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    2. These three responses to “what shall we do?” are good, but the one essential piece that’s missing is “lead by example”. Not by flying to the conference to show others how to protest, but by riding your bicycle and lobbying your government for more bike-friendly routes. Not by holding your training session at a picturesque rural restaurant, but by turning your kitchen waste into compost and growing your own. Not (just) by arguing for a carbon tax, but by imposing one on yourself: for every dollar you spend on fossil fuel, put a dollar (or two) away for carbon credits, a fund to help your neighbors upgrade their insulation, or something like that. Show those around you how to live joyfully and sustainably.

      Talk is not action.

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      1. I agree. All we’ve done to date is talk about possibly doing things that won’t help even if we tried to do them (like green growth, BECCS, solar panels, electric cars, etc.). Meanwhile debt, emissions, depletion, extinctions, and social unrest accelerate.

        Here’s my short list of what we must do:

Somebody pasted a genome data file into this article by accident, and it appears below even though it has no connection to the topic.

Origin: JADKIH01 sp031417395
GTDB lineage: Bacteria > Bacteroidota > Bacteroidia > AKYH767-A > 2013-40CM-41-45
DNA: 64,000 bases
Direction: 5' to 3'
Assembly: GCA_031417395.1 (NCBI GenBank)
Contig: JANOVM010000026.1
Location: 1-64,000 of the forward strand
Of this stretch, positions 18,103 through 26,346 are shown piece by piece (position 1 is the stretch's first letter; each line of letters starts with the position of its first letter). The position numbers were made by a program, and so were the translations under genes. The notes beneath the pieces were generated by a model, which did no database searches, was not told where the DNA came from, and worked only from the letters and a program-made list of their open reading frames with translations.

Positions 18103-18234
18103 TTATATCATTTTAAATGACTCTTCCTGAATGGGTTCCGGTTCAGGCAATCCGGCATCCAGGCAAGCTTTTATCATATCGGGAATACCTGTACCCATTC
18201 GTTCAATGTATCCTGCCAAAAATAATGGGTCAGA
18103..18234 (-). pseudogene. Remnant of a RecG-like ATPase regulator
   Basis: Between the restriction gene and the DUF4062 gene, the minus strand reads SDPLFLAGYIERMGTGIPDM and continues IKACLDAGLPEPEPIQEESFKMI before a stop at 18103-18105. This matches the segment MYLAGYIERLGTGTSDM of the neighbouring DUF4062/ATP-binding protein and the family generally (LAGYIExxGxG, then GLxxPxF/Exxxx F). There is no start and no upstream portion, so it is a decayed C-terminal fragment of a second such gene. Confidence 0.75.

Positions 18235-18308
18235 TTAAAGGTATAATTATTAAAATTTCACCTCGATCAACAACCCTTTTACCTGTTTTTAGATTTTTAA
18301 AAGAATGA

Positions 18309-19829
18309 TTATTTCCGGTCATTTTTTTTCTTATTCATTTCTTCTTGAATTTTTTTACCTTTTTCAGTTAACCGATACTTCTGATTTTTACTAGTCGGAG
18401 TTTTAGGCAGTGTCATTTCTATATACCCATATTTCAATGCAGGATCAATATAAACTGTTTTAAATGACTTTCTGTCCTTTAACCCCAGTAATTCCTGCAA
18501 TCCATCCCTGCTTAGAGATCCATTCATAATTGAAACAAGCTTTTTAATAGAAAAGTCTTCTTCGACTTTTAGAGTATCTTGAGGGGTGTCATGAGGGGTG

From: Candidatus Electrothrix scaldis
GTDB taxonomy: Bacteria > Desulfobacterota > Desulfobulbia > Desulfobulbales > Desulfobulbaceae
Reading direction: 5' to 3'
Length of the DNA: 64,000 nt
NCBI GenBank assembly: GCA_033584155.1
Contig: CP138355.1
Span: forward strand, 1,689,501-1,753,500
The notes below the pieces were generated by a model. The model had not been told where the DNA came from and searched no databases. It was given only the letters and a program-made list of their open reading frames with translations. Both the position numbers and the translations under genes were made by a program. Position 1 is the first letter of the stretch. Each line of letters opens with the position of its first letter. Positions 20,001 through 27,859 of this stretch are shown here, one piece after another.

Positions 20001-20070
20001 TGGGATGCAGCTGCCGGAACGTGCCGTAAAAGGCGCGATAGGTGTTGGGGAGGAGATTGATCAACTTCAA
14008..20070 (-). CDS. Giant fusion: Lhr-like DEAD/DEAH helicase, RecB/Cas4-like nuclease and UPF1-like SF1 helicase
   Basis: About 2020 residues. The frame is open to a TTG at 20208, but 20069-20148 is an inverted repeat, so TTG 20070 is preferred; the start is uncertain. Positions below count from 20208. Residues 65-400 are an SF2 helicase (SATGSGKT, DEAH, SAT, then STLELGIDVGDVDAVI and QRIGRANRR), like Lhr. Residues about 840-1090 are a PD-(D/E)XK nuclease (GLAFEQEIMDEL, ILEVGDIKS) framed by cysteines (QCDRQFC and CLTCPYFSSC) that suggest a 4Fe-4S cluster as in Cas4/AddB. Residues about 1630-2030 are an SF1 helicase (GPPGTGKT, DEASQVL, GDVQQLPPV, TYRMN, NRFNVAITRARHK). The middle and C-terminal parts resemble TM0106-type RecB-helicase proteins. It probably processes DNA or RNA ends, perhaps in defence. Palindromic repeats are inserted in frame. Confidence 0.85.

1) Explain to people what’s actually going on.
        2) Vote for people who support rapid population reduction (eg. a birth lottery because it’s too late for a one-child policy to help).
        3) Cease all high-carbon discretionary consumption like vacation air travel and military.
        4) Increase the interest rate to shrink the economy.

        And a longer list here:
        https://un-denial.com/2016/06/27/what-would-a-wise-society-do/

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        1. Rob, I like your list. It makes sense. But it’s not going to happen. Politicians being like they are. People being like they are. Yes, some people and politicians will push for these things and some people will voluntarily change their lifestyles. But, broadly speaking, our addictions are far too advanced, the rot has spread too far, the cancer has metatisized. In particular, the forthcoming catastrophe of climate change is locked in. We can fight like hell but the “inconvenient truth” is that it’s simply too late for the vast majority of life forms on Earth, especially mammals. And that includes us.
          Enjoy the now.

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  3. Good post. It helps with my journey toward acceptance. Chalmers Johnson was an American author who wrote a series of books on American empire and the military budget black hole. I read yesterday that he spent his last days in anguish over the fate of his nation with his head in hands repeating, “I don’t know what to do. I don’t know what to do.” I’ve been like that a lot since discovering theoildrum.com around 2005. I’m trying not to be like that now as it doesn’t do anybody any good, especially me.